Aya told me when we were walking home from her birthday party that she couldn’t reveal her wish, of course, but that it was “a big huge happy-storm that would change the course of everything we ever thought we ever knew and make it even better!”
“The landscape will be unrecognizable,” she said. “But in a good way!”
I know Aya’s got this power within her to make big grand-scale changes, and that they turn out for the best, so all I can do is trust her and feel confident that we’re all up for the challenges that life brings!
A few days before her birthday, while we were dancing before breakfast, Elder had suggested, “Let’s throw Aya a big party! Invite her family from home, head on over to Oakenstead, and really give her a big bash to show how much we appreciate her!”
I called up her folks at home and extended an open invitation to any and everyone who wanted to come. Dr. Jasmine had passed on shortly after Elder and my wedding, but because of our connection to the B&B, we figured we’d still be able to have a party there. I called up the attorney handling Dr. J’s estate.
“Sure!” he said. “I’ve got all the paperwork here. It explicitly states the place is open for you and Emma to use all you want during the time when the estate’s being settled. I know I don’t need to mention that you’ll leave it in the condition you found it–or better.”
So on the morning of Aya’s birthday, she and I headed over to Oakenstead to greet her family. She and Nade spent a few moments chatting on the bench by the river. Aya told me later that they got off on the wrong foot–a few awkward comments, a little jostling around. Nothing that wouldn’t smooth over during the course of a good party.
I hadn’t been to Oakenstead since our wedding. What a home of memories it was for me! The place I first laid eyes on Elder, where we held Plum Day celebrations, where I first met Elder’s family, where Elder and I were married. And the home of Dr. Jasmine, no long with us.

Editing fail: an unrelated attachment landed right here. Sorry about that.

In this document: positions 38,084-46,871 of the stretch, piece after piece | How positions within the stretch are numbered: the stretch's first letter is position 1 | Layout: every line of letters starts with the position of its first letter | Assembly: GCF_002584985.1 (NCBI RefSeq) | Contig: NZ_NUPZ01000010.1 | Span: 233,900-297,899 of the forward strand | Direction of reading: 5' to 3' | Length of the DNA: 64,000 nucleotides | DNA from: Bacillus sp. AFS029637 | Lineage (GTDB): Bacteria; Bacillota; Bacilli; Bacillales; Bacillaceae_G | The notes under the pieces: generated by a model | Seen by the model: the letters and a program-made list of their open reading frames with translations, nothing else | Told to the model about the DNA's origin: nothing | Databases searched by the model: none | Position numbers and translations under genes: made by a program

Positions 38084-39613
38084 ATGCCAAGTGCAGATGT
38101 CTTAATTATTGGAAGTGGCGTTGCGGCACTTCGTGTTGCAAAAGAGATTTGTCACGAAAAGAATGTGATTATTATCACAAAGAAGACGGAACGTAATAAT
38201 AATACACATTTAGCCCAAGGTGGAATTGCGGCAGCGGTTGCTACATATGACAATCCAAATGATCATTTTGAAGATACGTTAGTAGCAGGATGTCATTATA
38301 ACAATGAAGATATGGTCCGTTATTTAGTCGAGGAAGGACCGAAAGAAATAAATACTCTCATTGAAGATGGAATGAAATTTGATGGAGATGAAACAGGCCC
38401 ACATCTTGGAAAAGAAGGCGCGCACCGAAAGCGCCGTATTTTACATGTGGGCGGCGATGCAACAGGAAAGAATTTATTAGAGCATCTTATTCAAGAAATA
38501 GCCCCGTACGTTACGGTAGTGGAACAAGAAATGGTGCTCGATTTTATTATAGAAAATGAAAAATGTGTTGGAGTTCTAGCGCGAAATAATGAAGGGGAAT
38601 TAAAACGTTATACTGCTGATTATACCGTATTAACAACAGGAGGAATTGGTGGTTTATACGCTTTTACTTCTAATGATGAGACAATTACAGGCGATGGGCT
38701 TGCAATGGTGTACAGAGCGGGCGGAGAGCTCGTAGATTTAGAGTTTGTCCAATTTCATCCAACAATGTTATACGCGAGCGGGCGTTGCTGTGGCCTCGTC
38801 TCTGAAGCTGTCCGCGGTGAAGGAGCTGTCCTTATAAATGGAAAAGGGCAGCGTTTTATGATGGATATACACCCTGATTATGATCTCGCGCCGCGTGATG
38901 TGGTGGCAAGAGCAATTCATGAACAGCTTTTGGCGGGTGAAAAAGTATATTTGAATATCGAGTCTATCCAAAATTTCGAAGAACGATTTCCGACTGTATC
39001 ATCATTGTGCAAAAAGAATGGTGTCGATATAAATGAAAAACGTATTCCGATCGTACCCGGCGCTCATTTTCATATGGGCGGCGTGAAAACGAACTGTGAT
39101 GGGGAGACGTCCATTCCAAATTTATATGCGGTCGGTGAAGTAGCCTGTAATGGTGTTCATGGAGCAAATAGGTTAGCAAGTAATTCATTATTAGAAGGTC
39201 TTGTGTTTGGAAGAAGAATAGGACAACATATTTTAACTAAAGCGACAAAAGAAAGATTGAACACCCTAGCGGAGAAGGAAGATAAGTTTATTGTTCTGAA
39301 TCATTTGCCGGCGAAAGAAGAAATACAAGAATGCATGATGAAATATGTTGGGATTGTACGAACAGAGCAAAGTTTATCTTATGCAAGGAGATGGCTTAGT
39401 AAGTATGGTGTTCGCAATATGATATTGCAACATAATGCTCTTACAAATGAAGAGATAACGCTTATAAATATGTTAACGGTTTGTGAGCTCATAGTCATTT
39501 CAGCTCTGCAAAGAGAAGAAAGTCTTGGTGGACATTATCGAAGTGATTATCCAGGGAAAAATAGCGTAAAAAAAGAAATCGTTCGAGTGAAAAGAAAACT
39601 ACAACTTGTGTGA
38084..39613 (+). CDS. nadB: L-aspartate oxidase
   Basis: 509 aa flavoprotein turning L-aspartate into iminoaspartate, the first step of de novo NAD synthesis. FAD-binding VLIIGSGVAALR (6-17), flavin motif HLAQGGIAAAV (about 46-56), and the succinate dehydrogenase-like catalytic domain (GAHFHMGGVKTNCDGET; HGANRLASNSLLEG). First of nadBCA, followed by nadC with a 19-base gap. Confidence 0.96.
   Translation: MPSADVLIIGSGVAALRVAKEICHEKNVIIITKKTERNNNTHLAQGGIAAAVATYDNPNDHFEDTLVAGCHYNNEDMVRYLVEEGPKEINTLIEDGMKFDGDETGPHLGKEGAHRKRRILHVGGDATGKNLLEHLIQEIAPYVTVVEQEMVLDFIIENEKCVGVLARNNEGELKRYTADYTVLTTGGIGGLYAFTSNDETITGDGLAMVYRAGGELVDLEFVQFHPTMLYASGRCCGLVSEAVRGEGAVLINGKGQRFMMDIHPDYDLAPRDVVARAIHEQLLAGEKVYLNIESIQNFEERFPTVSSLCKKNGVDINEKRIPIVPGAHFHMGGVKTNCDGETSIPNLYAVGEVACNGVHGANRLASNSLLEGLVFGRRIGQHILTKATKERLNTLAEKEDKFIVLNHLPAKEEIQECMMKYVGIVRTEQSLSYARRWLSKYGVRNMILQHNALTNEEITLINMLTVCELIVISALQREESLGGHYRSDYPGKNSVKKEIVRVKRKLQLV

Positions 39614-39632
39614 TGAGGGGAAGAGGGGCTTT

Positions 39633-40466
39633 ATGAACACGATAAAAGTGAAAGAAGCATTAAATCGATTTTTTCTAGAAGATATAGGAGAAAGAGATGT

The house was so empty–as if Oakenstead had decided that it needed to manifest physically that the life that had filled it with warmth was gone.
All the furniture had been carted off!
I called the attorney.
“Oh, right, that,” he said. I could hear him shuffling through papers. “Right. Exactly.”
He explained something I couldn’t quite follow about estates and entailments.
“It will all work out in the long run,” he said. “Don’t worry your little animal hat about it. Go ahead and enjoy the facilities for the party, and all the details will be worked out in the long run.”
It’s people, not furniture, that make a party.
Once everybody started arriving, the big empty rooms echoed with laughter.
We hired Marcus Eugenius as the entertainer, forgetting there was no piano. It felt so good to see him anyway. I realized that in being so busy with getting our family started and then with S-GAS, I hadn’t been spending much time with friends, and I made a quick resolution to get together more often with those I care about.
What’s a house, really? Just a container for conversation, laughter, and good feelings.
Five minutes into the party, and we were already feeling like we had the makings of the Party of the Century.
Cassandra showed up–I was so glad! We hadn’t seen her in ages and ages.
Aya’s cousins Kyo and Kin seemed to be impressed to get a chance to actually meet Cassandra Goth. The world they come from is a late-generation legacy world. The Goth family are historical figures back in their home.
Everybody found their way into the kitchen! Alex had to defend his spot at the bar as mixologist, and I needed to elbow my way to the oven to roast the chicken and bake the cake, but it was so worth it!
Music and dancing, and old friends and new ones! Aya’s cousins and Uncle Jacob–everybody there for Aya.